High above the city, on the rooftop of the Gansevoort Hotel, I had never felt so low. At 33, I had just been dumped and was attempting to fill the void with tequila and dancing. When I took a break and reached for my iPhone on a nearby table, I discovered that it had vanished. iPanic washed over me as I rushed out, placing my hope in Apple's "Find my phone" app.
At home on my laptop, I indeed found my phone-heading slowly through Hell's Kitchen. Shocked, I lunged for my landline and dialed my number. To my astonishment, someone picked up. "Um?I think you might've found my iPhone at the Gansevoort?" I chirped sweetly.
"Maybe," she answered.
"Who's?this?" I stammered.
"Christina. Who the hell is this?" she eloquently replied. Reeling, I shifted into Kill With Kindness mode. "I'm Lindsey and it would mean everything to get my phone back. I will come wherever you are with a $100 reward."
She responded: "$300." "That's too much!" I bristled. "Well, if you hadn't left your phone lyin' around like some dumb bitch you wouldn't need it back," she retorted.
She had a point. I downshifted into Eat Crow Mode. "Yes, I screwed up and left my phone. But wouldn't you want yours back? $200 is all I have."
"51st and 11th," she acquiesced. I told her I'd jump in a cab, but since I live on the Bowery, it would take me 25 minutes to get there. "Hurry, I gotta drive back to Jersey," she slurred. Oh good, another safe driver in Manhattan, I thought.
I scrawled her number on my hand, grabbed quarters and raced out, still in my stilettos. I hailed a cab and asked the driver to take me straight to Hell-and step on it.
Even at 11:30 p.m., traffic was atrocious. I arrived 24 minutes later at a Christina-less street corner. I thought about giving up. Then, I thought about giving up my 1,112 contacts. Locating a rare pay phone, I dialed the digits on my hand. She answered.
"You took forever, I hadda leave."
Was she just playing me now? She informed me she was now getting her car from a garage on Christopher and 7th. "I could be there in 15 minutes," I offered. She sighed, exasperated.
"Fine," she relented. "I'm in a Silver Camry. HURRY your ass up."
I flew into the street for a taxi. We hit traffic again, now at 12:30 a.m. I cursed the roads. Cursed my ex for leaving me alone to deal with a phone-snatching drunkard. Cursed myself for not backing up my iPhone. I willed the taxi to become a hovercraft and fly me to the West Village.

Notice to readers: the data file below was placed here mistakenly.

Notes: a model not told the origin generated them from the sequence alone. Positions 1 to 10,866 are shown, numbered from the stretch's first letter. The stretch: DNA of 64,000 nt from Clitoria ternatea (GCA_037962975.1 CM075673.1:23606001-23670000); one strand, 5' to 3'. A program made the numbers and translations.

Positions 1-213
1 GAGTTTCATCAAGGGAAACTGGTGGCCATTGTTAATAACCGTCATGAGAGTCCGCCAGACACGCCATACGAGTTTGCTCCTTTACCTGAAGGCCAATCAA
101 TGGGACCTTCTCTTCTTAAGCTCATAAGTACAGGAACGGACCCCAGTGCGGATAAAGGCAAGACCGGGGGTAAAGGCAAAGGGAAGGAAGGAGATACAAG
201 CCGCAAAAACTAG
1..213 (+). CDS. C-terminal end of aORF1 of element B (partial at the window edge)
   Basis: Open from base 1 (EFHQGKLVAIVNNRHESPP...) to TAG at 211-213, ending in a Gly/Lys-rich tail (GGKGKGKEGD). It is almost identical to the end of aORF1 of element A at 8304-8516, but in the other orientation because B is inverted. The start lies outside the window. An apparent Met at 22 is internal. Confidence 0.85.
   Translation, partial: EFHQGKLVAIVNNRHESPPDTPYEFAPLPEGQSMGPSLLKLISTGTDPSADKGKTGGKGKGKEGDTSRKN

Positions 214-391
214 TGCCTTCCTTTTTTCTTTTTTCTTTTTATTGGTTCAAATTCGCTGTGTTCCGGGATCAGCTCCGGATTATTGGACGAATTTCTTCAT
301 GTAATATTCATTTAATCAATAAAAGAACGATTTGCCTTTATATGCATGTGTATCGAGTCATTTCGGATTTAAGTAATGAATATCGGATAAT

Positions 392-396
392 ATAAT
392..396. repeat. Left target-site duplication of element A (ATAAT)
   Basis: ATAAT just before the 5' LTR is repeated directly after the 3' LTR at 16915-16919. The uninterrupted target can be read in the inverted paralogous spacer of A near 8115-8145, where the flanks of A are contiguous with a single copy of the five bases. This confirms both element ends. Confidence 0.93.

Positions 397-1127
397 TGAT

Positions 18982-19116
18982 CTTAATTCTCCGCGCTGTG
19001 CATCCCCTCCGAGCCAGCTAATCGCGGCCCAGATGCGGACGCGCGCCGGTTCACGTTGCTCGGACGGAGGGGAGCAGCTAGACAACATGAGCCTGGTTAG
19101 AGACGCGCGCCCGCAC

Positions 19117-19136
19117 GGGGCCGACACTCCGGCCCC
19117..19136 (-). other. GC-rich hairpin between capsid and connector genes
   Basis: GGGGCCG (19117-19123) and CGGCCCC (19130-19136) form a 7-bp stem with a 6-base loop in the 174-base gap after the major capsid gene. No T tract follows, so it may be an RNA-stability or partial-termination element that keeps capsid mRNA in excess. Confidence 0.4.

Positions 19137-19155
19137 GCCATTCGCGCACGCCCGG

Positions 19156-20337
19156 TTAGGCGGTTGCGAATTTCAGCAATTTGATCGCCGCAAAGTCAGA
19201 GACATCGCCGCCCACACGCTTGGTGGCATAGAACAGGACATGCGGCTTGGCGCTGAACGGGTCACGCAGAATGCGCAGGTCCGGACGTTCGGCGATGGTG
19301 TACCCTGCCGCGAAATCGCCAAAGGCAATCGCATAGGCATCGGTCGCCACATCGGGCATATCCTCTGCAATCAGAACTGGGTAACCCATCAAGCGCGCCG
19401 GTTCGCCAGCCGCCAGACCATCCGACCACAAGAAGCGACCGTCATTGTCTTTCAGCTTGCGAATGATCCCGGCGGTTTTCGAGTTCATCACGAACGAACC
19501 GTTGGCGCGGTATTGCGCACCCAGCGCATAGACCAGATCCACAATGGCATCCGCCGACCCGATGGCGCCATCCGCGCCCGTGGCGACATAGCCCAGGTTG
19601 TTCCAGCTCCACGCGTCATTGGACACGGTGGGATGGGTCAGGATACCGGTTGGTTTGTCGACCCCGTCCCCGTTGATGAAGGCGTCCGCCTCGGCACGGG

At the garage, I bolted inside. Breathless, I asked the attendant if he'd seen a girl in a Camry. "She just left," he said. I broke down. I had already been dumped by my boyfriend, now I was being rejected by an over-served mean girl. I asked to use the garage phone and I called my phone-napper yet again, attempting to sound breezy. "Hey, I'm at the garage but you left?"
"You were too slow."
I wanted to scream abhorrent words into her eardrum, but my mother's Texas drawl sang through my head-You catch more flies with honey, honey. I breathed deeply. "Where are you now?"
"I don't live in this stupid city?maybe 7th and 12th?"
So close, I could be there in three minutes! "Sorry, I really gotta get to Jersey," she countered. I started crying hysterically.
"Christina (sob), ?I've chased you around the city?I just got dumped (sob)?I'm so miserable?"
"Men are morons!" She exclaimed. Ah ha, I thought! A universal theme! I rolled with it.
"Yes! Men are morons!"
"I'm kinda hungry?" she tested me.
"Me too! There's pizza nearby," I offered. "Sold," she answered. Followed by, obviously, "HURRY."
I sprinted (in my heels) around Greenwich Avenue and finally caught sight of my Jersey Princess in her Camry chariot, complete with teased hair and fuchsia dagger nails. My tear-streaked face probably resembled a Sephora ad on acid, which made for an awkward hello. She offered me my iPhone, along with a menthol Capri. Exhausted, I shrugged and lit up. Smoke 'em if you got 'em.
The pizza place was closed, so I found myself in my cell captor's car en route to Mother's Ruin in Nolita. As we wolfed down delicious duck wings, I realized that I no longer needed to be nice, but I didn't mind. Christina was acting as if she'd been in my contacts folder all along, like we were just some girlfriends gabbing. It occurred to me that, despite her cruel scavenger hunt, she had kept answering my phone calls. Maybe she was just lonely? I could relate.
I picked up the $21 bar tab. Christina never demanded her $200 reward.
She did compliment me on being a "stylish, hilarious girl" and texted me later to see if I wanted to hang again sometime. "Definitely," I said.